Second Book- Sweetest Revenge


I have the final draft at the editors. Should be soon hopefully.

Here is a sneak peak at Sweetest Revenge.



“Why are you doing this? Please, let me go. Don’t hurt me!” A girl cried, as she was dragged out of a black, dirt encrusted Mustang. She grabbed the door handle and held on for dear life. It wasn’t enough though; the man was stronger. Her arm felt like it was ripped out of its socket, making her cry out in despair. Time seemed to stretch for an eternity as they drove from the park to her doom. But now, anxiety rushed through her in an icy flood as a cabin came into view; she knew this was the end and she wanted back into the car.

“Quit fighting,” the man demanded. “I don’t want to do this. But they’re making me.” His last words were filled with a desperation that rung in her ears. Maybe there was hope.

“Please, please. You don’t have to listen to them.”

Tears ran down her face and she stumbled as he pushed her up the steps. Trying to spin around, she scratched the first thing she came in contact with: his face. She turned and fled, anxiety piercing her chest. With an angry snarl, he followed and grabbed her arm, throwing her towards the weather-beaten door. Looking for a grab hold, she threw her hands violently towards the man’s body leaving another large scratch down his arm, this one deeper than the last.

“Look what you did! Don’t move!” He slapped her, knocking her against the door once more.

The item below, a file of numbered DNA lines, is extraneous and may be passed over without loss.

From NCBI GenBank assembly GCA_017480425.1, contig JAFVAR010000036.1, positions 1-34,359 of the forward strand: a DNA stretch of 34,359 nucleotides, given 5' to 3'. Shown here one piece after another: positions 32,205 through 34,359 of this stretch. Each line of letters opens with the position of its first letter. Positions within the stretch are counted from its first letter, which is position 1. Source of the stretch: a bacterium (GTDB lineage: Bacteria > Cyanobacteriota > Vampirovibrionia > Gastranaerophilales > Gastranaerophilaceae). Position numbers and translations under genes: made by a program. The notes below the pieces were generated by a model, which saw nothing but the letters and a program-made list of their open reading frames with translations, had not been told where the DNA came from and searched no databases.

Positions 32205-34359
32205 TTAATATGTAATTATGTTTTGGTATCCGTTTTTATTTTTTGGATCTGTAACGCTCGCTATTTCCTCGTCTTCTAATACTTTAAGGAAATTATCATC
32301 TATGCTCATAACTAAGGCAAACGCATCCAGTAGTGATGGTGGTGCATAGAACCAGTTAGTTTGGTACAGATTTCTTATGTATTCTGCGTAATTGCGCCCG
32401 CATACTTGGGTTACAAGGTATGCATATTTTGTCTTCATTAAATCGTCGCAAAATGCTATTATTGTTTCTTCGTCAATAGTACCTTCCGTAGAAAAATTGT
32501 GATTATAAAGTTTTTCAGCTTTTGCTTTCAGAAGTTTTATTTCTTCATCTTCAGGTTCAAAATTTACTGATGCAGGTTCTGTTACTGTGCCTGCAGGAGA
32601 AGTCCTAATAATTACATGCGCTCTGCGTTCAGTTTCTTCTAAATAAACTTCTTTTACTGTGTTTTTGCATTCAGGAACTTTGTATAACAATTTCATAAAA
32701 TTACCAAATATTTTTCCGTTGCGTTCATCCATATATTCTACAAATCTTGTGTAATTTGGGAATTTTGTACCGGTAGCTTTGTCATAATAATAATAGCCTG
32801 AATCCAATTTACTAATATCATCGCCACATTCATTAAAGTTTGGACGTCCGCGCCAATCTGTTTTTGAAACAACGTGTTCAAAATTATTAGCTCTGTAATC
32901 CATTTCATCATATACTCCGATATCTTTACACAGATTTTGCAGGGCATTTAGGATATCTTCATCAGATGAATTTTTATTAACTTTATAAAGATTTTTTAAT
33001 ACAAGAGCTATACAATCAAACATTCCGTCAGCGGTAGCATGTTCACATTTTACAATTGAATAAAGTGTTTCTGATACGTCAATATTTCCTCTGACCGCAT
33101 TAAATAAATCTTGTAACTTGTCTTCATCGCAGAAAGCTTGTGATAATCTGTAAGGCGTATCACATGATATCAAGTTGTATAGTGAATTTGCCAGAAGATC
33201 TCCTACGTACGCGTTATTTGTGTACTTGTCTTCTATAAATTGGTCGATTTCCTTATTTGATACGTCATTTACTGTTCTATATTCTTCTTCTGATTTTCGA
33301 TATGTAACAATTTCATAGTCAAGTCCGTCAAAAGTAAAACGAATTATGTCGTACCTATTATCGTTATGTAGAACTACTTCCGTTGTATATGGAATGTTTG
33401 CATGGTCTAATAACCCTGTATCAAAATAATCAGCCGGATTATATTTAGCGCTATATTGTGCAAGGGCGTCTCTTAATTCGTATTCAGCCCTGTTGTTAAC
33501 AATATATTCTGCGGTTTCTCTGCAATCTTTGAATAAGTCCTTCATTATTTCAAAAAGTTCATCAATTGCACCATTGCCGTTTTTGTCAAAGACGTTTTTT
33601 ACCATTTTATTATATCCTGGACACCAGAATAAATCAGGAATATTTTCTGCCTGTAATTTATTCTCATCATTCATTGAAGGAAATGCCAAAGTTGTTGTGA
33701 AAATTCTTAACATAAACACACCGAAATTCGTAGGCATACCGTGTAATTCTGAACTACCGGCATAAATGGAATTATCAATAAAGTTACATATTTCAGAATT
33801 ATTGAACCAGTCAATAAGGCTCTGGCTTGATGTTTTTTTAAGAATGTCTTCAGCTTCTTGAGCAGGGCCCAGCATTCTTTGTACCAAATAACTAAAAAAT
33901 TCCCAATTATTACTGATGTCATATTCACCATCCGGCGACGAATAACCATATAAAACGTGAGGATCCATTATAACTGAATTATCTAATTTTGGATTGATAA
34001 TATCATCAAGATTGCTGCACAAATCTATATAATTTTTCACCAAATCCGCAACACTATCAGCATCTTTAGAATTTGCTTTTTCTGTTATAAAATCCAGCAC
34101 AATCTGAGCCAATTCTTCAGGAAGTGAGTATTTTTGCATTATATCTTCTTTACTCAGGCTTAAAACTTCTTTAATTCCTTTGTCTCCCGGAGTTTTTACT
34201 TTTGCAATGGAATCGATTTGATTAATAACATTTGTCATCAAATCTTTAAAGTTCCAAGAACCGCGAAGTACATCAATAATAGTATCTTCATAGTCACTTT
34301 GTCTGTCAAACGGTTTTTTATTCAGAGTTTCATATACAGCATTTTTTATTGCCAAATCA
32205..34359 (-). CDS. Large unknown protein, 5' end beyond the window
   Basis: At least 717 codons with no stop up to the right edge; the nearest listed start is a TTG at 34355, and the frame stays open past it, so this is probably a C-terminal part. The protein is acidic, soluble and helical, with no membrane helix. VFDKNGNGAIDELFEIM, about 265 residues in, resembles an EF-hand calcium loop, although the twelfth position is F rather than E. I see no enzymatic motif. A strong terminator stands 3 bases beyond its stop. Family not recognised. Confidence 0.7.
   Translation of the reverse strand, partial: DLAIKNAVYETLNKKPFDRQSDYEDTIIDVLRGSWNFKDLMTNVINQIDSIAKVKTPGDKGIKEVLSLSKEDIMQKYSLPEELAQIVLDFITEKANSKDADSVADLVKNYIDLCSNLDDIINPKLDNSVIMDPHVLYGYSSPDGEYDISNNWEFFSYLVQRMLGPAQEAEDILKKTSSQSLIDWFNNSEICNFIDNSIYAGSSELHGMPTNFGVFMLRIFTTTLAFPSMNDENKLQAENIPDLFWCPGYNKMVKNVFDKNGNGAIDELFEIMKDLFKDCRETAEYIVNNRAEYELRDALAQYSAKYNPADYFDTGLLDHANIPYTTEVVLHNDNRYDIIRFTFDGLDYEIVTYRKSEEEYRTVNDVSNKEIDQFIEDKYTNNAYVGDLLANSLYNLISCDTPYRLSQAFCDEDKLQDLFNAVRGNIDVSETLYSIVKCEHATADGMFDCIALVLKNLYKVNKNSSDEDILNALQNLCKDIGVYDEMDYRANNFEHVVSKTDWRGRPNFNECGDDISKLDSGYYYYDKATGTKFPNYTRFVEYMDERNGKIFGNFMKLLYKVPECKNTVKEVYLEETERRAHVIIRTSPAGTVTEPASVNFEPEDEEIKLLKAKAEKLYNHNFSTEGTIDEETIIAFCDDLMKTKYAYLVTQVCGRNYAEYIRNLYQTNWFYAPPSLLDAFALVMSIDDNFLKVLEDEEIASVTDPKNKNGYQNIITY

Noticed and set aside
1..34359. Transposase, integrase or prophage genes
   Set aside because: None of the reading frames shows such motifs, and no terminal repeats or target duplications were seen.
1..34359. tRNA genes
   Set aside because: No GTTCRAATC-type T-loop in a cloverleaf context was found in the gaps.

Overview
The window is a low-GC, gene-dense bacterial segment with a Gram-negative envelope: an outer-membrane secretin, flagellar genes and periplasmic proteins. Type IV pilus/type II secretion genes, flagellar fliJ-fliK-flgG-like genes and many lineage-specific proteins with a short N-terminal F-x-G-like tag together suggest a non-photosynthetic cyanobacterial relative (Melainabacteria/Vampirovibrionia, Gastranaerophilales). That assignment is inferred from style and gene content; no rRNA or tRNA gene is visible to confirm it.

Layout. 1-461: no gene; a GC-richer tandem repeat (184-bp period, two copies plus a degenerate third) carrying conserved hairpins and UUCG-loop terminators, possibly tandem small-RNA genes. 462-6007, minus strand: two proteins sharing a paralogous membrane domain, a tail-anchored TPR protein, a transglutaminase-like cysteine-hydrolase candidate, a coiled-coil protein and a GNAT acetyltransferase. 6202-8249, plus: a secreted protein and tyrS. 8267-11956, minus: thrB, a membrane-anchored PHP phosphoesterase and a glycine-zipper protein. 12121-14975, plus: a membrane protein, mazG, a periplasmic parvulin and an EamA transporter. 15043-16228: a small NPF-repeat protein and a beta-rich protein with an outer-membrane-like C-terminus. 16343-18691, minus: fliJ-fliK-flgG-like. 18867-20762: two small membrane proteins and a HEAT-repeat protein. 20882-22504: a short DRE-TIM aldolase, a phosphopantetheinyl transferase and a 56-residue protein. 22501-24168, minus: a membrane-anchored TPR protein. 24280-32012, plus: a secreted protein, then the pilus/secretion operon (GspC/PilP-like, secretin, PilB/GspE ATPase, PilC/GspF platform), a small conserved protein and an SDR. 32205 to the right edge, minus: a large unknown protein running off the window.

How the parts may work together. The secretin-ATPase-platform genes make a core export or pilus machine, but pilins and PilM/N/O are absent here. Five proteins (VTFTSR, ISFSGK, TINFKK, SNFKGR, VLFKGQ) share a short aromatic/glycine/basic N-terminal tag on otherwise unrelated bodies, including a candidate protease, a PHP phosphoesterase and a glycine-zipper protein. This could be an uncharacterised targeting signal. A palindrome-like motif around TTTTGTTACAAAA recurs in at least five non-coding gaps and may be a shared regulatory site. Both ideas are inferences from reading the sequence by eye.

Before long, she was tied up, sitting in a rickety chair facing the dirty, stained wall, yellowed with age. From what she could see, there were very few furnishings. The sparse fittings in sight looked as if they had been pulled out of the garbage. Holes littered the couch, and the fabric was worn, with the springs showing through. No curtains were hung, instead, black trash bags were duct taped to the windows. She could just make out the light of the full moon peeking through.

She wrinkled her nose as the smell of rotting garbage wafted towards her, probably coming from the kitchen. How could someone live like this?

Where is he?

There was a noise from behind and she began to shiver and quake as the footsteps continued advancing. What did I do to deserve this? Why? Oh God, why?

“I’m sorry. I’m sorry.” The man muttered over and over. He began laying garbage bags around her on the floor as he sang, “Hush little baby, don’t say a word, Pappa’s gonna buy you a mocking bird,” he then pulled a large knife from the bag he was carrying. “…If that mocking bird don’t sing, Pappa’s gonna buy you a diamond ring…”